SSAC Report - Use of Science and Evidence in Aquaculture Consenting and the Sustainable Development of Scottish Aquaculture

How to make change happen?

An earlier SSAC report on the Science Legacy of Covid22 recommended strengthening the porosity of employment between academia, the public and private sectors to encourage understanding of different perspectives and between disciplines in academia to gain access to more generic (rather than aquaculture-specific) sources of public funding for aquaculture research. Aquaculture is not part of the SG strategic research programme on environment, natural resources and agriculture23, but this is balanced by the economic strength of the aquaculture industry and greater investment in research by the industry through initiatives which have brought industry, government, and academia together. 

One academic institution in the aquaculture sector in Scotland showed us their range of funding: UKRI, charities, UK Government, industry (both in Scotland and overseas), and European research funds. Many of the projects funded, however, will be short-term and one-off projects, with priorities being driven by funders. SAIC’s governance enables it to answer questions where industry and government have mutual interests, with the majority of funding coming from SFC, HIE, and Scottish Enterprise. However, a gap remains in funding for policy-driven research. The Griggs report made some suggestions and Annex F gives examples of levies in Norway and in the agriculture and horticulture sector. If the gaps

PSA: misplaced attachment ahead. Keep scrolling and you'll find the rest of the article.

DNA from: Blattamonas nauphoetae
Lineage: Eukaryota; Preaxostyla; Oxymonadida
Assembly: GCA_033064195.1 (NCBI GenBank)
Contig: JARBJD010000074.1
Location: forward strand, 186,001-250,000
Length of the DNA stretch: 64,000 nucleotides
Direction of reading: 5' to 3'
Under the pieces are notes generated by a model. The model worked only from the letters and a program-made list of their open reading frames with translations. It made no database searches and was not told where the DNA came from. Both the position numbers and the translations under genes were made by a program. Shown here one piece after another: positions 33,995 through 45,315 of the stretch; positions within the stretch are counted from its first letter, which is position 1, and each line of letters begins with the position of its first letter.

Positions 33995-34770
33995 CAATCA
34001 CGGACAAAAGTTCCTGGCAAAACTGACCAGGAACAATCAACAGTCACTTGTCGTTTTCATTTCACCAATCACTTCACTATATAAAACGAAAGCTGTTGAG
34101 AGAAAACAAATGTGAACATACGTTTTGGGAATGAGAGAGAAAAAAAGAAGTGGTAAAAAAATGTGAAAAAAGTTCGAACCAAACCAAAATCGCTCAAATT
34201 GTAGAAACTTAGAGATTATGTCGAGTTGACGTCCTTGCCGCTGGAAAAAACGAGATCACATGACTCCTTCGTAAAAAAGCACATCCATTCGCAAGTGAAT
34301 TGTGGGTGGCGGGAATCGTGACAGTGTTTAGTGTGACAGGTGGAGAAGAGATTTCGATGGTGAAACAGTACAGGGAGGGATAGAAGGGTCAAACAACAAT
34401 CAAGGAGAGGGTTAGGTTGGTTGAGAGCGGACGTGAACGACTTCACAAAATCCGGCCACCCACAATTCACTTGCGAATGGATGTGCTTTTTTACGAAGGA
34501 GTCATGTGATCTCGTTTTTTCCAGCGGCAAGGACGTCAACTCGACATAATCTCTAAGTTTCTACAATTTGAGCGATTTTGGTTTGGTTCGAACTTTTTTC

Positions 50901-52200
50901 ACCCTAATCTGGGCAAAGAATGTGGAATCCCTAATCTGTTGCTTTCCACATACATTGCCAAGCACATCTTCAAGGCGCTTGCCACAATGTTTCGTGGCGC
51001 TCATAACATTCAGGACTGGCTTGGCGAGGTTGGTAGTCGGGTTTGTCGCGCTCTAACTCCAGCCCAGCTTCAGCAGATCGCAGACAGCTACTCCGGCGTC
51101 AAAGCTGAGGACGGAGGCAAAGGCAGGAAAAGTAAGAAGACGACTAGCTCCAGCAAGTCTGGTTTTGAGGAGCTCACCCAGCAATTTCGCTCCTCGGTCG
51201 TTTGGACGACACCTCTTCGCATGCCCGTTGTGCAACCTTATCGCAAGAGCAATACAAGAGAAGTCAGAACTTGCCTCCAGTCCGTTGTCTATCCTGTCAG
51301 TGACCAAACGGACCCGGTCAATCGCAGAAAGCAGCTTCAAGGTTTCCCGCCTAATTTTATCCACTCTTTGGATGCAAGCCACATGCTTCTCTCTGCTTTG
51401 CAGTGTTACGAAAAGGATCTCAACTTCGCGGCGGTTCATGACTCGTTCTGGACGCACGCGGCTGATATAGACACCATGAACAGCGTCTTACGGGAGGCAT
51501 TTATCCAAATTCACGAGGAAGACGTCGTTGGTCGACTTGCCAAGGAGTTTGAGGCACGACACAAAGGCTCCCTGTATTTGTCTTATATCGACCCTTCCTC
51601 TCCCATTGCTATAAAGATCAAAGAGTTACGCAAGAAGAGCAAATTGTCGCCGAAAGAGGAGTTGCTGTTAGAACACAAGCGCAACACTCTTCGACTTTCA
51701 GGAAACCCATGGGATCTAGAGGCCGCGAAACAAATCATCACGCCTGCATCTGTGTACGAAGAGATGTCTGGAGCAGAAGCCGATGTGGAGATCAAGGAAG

are clarified and agreed collectively, these priorities could help inform research funders such as UKRI. Annex G outlines funding currently available for aquaculture research in Scotland.


The SSAC are very grateful to everyone who took time to talk to us, attend the virtual roundtable and send in comments. We are also particularly grateful to Dr Tonje Osmundsen from the Norwegian University of Science and Technology who was part of our Working Group, to Adam Hughes from the Scottish Association for Marine Science for speaking, and to our independent chairs and scribes at the roundtable. We sincerely appreciate the support of Jill Barber from Marine Scotland and Eann Munro and colleagues in the SG Central Evidence Team for providing background information and to the SSAC secretariat for setting up the interviews and roundtable. The recommendations are the responsibility solely of the SSAC and have been agreed by the Council as a whole.

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